Going back to Harry Potter. For example, all of the food sold at Honeydukes might be marketable ahead of time, particularly Bertie Bott’s Every Flavour Beans. I keep looking at those beans and think that a jelly bean company would have jumped on those as a marketing trick long before the books came out, because that idea appeals to kids. Beans that taste like earwax! Beans that taste like marshmallow! Sample and eat if you dare!
If you think that you can’t write a book from your story after you’ve licensed the magic beans, you would be wrong. M&M’s has been marketing books for years using their cute little cannibals…I mean characters…for years now.
You are limited only by your imagination…and what you want to work on first.
And yes, this means that some story creators will never become writers. Or it will also mean that some product will be tied to a truly poorly written book because the author never learned craft. I almost didn’t write about licensing other products ahead of time for that very reason.
But that’s a sad something that already exists. I know a number of “writers” now in the new era of publishing who don’t write a word. They hire writers to ghost their books, while the “writers” monitor and manipulate the Amazon algorithms. So, the non-writer storyteller already exists in this new world. Maybe they can just move over to licensing their products instead.
This blog, though, is for the actual writer. The person who creates stories with words. And those people need to realize that they can license their stories as well. (After all, the published book is a license. Remember that.)
I can see a new writer getting lost in all the possibilities before her. I can see established writers being crushed with the weight of all the things she can do.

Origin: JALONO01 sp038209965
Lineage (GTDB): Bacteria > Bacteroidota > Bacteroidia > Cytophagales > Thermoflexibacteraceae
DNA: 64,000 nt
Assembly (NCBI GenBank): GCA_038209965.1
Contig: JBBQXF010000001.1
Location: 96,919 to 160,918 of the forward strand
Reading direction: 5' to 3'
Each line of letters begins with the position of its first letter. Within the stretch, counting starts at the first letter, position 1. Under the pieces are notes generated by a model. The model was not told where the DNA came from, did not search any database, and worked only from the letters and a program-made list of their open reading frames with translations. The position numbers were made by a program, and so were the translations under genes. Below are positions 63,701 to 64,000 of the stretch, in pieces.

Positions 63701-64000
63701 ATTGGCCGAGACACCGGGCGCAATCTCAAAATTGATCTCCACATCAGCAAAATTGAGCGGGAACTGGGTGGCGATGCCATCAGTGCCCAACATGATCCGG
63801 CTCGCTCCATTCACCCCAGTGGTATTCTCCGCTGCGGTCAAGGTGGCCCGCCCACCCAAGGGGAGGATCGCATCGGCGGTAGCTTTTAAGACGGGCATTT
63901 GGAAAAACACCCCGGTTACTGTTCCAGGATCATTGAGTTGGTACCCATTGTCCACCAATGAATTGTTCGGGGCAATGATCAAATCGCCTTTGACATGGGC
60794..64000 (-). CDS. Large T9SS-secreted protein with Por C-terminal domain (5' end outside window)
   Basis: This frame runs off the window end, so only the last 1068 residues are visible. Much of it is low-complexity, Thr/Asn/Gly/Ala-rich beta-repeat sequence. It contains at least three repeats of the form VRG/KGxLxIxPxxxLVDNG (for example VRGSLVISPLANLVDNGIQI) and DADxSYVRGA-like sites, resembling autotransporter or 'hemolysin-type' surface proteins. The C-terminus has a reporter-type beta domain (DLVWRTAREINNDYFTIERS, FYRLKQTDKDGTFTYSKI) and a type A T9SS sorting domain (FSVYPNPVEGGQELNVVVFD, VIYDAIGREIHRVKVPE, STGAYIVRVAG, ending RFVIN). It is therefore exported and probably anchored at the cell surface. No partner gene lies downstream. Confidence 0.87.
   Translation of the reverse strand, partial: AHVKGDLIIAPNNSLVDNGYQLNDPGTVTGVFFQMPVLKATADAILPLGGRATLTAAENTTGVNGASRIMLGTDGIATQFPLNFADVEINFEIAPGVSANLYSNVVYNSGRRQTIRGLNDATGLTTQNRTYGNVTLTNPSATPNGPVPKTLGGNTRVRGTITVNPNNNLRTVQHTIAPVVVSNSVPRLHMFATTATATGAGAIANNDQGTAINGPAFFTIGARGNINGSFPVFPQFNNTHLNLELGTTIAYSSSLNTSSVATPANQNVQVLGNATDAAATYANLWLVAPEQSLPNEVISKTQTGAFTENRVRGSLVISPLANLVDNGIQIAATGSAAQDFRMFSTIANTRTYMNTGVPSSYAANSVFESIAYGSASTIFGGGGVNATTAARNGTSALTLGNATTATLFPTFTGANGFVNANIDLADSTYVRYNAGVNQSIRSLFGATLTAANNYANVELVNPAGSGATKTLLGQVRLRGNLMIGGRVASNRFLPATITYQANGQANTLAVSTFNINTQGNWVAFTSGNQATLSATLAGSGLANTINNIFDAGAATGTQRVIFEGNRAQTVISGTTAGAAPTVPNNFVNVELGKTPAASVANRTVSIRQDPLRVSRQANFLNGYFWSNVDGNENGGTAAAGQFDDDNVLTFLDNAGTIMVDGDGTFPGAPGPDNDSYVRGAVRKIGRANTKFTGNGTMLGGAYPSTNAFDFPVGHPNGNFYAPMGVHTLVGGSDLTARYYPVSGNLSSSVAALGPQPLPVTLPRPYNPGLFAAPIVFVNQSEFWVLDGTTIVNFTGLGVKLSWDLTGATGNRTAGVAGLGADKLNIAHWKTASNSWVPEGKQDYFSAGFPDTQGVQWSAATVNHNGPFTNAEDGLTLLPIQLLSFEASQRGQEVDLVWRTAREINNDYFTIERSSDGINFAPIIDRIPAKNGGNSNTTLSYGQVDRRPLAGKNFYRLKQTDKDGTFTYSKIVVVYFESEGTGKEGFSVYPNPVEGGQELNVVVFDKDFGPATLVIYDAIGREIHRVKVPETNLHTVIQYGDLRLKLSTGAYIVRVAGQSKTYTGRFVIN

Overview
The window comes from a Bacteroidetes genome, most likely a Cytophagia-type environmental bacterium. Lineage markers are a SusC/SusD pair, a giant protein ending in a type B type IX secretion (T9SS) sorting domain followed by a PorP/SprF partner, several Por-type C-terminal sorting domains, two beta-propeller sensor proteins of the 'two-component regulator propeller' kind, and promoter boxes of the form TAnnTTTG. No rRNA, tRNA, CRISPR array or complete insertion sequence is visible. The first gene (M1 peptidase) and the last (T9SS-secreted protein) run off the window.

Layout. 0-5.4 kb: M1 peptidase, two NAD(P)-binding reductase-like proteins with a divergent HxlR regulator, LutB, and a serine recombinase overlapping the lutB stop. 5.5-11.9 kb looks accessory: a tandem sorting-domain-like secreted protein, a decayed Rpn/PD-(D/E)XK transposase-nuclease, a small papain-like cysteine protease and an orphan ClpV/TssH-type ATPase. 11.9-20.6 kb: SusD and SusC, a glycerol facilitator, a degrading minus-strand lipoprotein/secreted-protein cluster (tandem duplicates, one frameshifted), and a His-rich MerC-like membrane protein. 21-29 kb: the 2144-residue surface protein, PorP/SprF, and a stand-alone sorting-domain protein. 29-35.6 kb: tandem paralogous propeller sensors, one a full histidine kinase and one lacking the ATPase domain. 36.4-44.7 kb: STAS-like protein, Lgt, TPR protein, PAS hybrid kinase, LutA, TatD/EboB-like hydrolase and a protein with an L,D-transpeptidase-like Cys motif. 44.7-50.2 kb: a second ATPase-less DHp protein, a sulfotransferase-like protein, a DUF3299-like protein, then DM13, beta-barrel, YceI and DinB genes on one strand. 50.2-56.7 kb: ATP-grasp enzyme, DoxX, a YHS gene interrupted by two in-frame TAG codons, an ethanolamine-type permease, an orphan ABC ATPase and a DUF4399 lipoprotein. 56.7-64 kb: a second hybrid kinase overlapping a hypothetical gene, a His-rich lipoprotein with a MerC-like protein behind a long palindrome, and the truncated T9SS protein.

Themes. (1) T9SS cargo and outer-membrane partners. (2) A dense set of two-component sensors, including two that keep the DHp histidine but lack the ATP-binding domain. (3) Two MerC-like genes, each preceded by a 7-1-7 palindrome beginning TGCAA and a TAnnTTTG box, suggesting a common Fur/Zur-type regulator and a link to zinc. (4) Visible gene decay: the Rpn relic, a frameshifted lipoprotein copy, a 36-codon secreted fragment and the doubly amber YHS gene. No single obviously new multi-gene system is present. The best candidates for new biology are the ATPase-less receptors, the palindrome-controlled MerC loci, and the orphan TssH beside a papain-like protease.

Which is why you need to keep your focus on the writing.
Yes, you can spitball. Once you’ve spitballed your project, and written out what licensed products will be in your theme park, then you figure out what to work on first, just like Suzy Q did when she decided to write the novel of Super Dooper Adventure Tale first.
I would suggest this as a method: when you finish your novel, spitball. Think of all the things that would be in a theme park based on that novel. (Don’t forget to include a TV area and a movie area.) Figure out if any of that material is worth attempting to license.
How do you go about doing that?
Well, we’re learning some of that together. If you’re a long-term writer, and you’ve handled your own business, you’ve already done this with foreign rights in translation and other bookish things like audio books. I have. The rest of it we will learn together as this year goes on.
The summer of licensing continues. I’m going about this slower than I had planned. I am writing up the Licensing Expo on my Patreon page, with some other added material. These blogs show up there first.
I will be spending most of the summer on this, but I will deal with big publishing news of the day if it catches my fancy. So check in every week to see how this goes.
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“Business Musings: The Story (Rethinking The Writing Business Part Three)copyright © 2019 by Kristine Kathryn Rusch. Image at the top of the blog copyright © Can Stock Photo / Artisticco.